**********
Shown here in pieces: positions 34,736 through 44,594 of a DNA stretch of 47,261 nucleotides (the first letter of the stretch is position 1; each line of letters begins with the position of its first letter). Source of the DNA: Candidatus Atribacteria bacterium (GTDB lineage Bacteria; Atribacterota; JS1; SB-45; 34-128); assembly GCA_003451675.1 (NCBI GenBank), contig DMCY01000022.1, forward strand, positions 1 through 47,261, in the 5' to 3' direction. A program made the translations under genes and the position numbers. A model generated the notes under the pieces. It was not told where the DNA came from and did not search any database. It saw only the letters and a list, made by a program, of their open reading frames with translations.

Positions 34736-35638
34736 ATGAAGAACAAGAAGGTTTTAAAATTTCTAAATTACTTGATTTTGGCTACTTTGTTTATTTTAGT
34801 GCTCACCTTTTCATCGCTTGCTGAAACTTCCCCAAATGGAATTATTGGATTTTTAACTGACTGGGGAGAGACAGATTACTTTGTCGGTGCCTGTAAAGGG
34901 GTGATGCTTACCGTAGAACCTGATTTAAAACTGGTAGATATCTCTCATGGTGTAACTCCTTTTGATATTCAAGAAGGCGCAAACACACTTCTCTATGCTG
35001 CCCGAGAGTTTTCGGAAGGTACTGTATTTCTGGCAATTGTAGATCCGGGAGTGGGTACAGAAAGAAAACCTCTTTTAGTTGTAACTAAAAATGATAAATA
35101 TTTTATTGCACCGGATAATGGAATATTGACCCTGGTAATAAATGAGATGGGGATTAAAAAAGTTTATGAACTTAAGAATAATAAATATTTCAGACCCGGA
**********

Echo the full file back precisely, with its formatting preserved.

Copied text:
Shown here in pieces: positions 34,736 through 44,594 of a DNA stretch of 47,261 nucleotides (the first letter of the stretch is position 1; each line of letters begins with the position of its first letter). Source of the DNA: Candidatus Atribacteria bacterium (GTDB lineage Bacteria; Atribacterota; JS1; SB-45; 34-128); assembly GCA_003451675.1 (NCBI GenBank), contig DMCY01000022.1, forward strand, positions 1 through 47,261, in the 5' to 3' direction. A program made the translations under genes and the position numbers. A model generated the notes under the pieces. It was not told where the DNA came from and did not search any database. It saw only the letters and a list, made by a program, of their open reading frames with translations.

Positions 34736-35638
34736 ATGAAGAACAAGAAGGTTTTAAAATTTCTAAATTACTTGATTTTGGCTACTTTGTTTATTTTAGT
34801 GCTCACCTTTTCATCGCTTGCTGAAACTTCCCCAAATGGAATTATTGGATTTTTAACTGACTGGGGAGAGACAGATTACTTTGTCGGTGCCTGTAAAGGG
34901 GTGATGCTTACCGTAGAACCTGATTTAAAACTGGTAGATATCTCTCATGGTGTAACTCCTTTTGATATTCAAGAAGGCGCAAACACACTTCTCTATGCTG
35001 CCCGAGAGTTTTCGGAAGGTACTGTATTTCTGGCAATTGTAGATCCGGGAGTGGGTACAGAAAGAAAACCTCTTTTAGTTGTAACTAAAAATGATAAATA
35101 TTTTATTGCACCGGATAATGGAATATTGACCCTGGTAATAAATGAGATGGGGATTAAAAAAGTTTATGAACTTAAGAATAATAAATATTTCAGACCCGGA